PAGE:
Components: The Mark Levinson stereo system in the Lexus SC 430 is made of the finest ingredients. The company with a man's name is a branch of the same family tree as Harman Kardon, JBL and Infinity, homes of high-quality components that aren't afraid to perform.
There are 11 speakers carefully placed throughout the cabin. Since high frequencies require exact aim, two superb 3/4-inch titanium dome tweeters get pole position at the base of the A-pillars. Nearby, 2.5-inch mid-range drivers are placed high in each door panel. Two 6-by-9 woofers in the bottom of the doors get large, but non-intrusive, enclosures. No person could sit in the back "seats," but there are a couple of 4-inch combo speakers back there. Using the trunk as an enclosure is an 8-inch true subwoofer dedicated to the lowest of tones (60 Hz and lower).
An extremely clean and powerful amp provides the muscle. It uses seven custom channels to make 240 constant watts at a claimed .01 percent total harmonic distortion about 1/10 the amount heard in most factory systems.
The in-dash six-CD changer is slow, and the head unit is mounted low in the console, but it's attractive and the controls are well laid out. In addition, there are steering wheel-mounted buttons for most functions including cool F1-like volume paddles.
Performance: A lot of thought went into this audio system, and it shows. There is no center channel because the tweeters and mid-range speakers are able to create a detailed soundstage across the entire dash with fill provided by the components in back.
Each instrument in Frank Zappa's wacky orchestra has a distinct origin and "feel." The clarinets come from their own corner of the stage and have a wooden touch, flutes are clean and the organus maximus is well it sounds good, too.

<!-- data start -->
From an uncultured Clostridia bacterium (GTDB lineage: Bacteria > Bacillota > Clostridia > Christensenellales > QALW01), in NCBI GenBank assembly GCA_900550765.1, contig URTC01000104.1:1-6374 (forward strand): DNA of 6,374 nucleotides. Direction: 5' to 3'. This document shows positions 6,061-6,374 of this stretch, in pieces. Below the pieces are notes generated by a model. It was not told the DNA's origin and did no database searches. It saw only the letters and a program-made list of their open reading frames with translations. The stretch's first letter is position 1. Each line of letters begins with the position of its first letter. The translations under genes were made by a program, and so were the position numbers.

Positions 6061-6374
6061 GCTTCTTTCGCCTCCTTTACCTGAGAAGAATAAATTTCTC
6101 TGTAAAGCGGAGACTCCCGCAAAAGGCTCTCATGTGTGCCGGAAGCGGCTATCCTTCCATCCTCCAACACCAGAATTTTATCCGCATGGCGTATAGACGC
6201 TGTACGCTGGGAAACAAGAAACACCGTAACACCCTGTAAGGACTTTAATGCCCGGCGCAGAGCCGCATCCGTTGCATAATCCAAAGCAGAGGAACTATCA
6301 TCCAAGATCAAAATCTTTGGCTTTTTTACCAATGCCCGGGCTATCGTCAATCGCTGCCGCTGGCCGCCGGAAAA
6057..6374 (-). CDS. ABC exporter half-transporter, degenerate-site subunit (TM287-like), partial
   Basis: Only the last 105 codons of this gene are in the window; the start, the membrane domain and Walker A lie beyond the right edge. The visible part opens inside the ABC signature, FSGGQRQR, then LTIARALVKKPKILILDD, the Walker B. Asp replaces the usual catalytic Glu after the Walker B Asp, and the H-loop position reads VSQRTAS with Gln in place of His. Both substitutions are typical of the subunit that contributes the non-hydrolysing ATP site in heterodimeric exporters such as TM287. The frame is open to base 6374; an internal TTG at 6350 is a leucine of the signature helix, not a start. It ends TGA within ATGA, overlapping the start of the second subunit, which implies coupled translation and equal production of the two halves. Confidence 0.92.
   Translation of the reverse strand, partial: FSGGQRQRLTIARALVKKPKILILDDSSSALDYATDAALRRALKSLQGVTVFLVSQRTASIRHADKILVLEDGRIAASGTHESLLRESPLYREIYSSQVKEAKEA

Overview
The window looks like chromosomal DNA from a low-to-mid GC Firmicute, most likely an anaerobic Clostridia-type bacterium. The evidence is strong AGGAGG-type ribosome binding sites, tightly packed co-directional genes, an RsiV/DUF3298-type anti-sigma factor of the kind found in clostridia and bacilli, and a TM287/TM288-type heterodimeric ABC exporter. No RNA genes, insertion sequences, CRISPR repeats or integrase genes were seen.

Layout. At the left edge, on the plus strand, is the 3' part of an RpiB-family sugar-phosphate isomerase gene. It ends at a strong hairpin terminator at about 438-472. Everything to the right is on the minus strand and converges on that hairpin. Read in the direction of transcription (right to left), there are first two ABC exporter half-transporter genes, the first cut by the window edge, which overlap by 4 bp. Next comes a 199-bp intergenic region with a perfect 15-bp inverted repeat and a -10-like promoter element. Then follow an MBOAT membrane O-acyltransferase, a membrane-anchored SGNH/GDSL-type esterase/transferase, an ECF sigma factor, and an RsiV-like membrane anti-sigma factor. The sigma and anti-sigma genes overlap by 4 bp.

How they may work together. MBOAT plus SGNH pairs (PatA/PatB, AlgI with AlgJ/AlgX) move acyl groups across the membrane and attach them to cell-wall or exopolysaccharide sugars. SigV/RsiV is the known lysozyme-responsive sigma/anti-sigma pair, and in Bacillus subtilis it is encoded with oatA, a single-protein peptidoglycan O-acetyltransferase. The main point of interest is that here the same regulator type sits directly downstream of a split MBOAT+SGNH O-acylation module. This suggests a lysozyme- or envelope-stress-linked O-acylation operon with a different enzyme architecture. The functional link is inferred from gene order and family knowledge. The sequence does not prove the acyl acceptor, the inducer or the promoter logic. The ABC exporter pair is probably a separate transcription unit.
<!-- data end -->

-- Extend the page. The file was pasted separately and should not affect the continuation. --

Every type of music gets accurate reproduction. The Orb's dozens of tracks filled with electronic blips and warbles on 1997's Orblivion are finally able to break free and clear of each other. Live cellos resonate while standing apart from the rest of the orchestra. Electric guitars are loud, but there is no distortion added to the recordings. Vocals are so realistic and warm, you may get goose bumps or think there is a stowaway aboard.
Able to concentrate on the notes most factory stereos ignore, the subwoofer revealed new extensions of bass lines on familiar recordings. Unfortunately, the car's interior cannot handle the 8-inch wonder being pushed to its deepest limits. The speaker never gives, but the wind deflector does. The plexiglass between the rear headrests, (and possibly the roof), can develop a terrible rattle at top volume with the top closed. This is not too bad with the top down, but whenever the muscular 6-by-9 woofers in the doors work hard, the fancy wood trim nearby starts to hum, putting a damper on the show.
Best Feature: Speaker placement.
Worst Feature: Lack of interior integrity.
Conclusion: Unlike many "powerful" systems, the Mark Levinson advertises a rating of 240 superclean watts rather than its peak output, which is probably in the neighborhood of 500 watts. Unfortunately, the cabin of the Lexus cannot the keep up with the superb teamwork of the 6-by-9 woofers and the thundering of the specialized sub. The multiple rattles, along with a low-mounted head unit and the "5-alligator" long wait to load CDs are all that keep this system from being a 10. Trevor Reed
Editor-in-Chief Karl Brauer says: